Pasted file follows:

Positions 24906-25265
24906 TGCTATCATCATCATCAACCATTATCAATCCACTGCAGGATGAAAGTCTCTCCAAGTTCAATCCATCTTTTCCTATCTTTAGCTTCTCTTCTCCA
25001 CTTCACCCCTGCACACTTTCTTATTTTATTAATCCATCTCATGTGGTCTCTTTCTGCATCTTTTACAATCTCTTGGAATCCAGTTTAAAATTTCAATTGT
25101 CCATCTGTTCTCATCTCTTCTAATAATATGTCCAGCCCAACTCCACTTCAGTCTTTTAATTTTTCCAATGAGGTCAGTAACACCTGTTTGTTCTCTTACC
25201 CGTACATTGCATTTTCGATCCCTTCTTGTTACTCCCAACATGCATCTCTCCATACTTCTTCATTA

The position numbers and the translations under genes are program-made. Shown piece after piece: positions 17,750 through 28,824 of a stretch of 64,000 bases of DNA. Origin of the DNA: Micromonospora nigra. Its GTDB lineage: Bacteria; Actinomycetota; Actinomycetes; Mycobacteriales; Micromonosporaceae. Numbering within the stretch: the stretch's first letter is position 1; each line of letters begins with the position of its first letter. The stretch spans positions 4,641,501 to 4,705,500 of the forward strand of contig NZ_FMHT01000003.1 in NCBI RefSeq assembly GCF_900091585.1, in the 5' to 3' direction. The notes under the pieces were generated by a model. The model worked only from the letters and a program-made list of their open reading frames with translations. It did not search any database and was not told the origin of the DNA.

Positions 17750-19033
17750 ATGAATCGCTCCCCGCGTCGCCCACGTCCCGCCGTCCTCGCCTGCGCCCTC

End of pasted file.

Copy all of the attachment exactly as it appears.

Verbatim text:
Positions 24906-25265
24906 TGCTATCATCATCATCAACCATTATCAATCCACTGCAGGATGAAAGTCTCTCCAAGTTCAATCCATCTTTTCCTATCTTTAGCTTCTCTTCTCCA
25001 CTTCACCCCTGCACACTTTCTTATTTTATTAATCCATCTCATGTGGTCTCTTTCTGCATCTTTTACAATCTCTTGGAATCCAGTTTAAAATTTCAATTGT
25101 CCATCTGTTCTCATCTCTTCTAATAATATGTCCAGCCCAACTCCACTTCAGTCTTTTAATTTTTCCAATGAGGTCAGTAACACCTGTTTGTTCTCTTACC
25201 CGTACATTGCATTTTCGATCCCTTCTTGTTACTCCCAACATGCATCTCTCCATACTTCTTCATTA

The position numbers and the translations under genes are program-made. Shown piece after piece: positions 17,750 through 28,824 of a stretch of 64,000 bases of DNA. Origin of the DNA: Micromonospora nigra. Its GTDB lineage: Bacteria; Actinomycetota; Actinomycetes; Mycobacteriales; Micromonosporaceae. Numbering within the stretch: the stretch's first letter is position 1; each line of letters begins with the position of its first letter. The stretch spans positions 4,641,501 to 4,705,500 of the forward strand of contig NZ_FMHT01000003.1 in NCBI RefSeq assembly GCF_900091585.1, in the 5' to 3' direction. The notes under the pieces were generated by a model. The model worked only from the letters and a program-made list of their open reading frames with translations. It did not search any database and was not told the origin of the DNA.

Positions 17750-19033
17750 ATGAATCGCTCCCCGCGTCGCCCACGTCCCGCCGTCCTCGCCTGCGCCCTC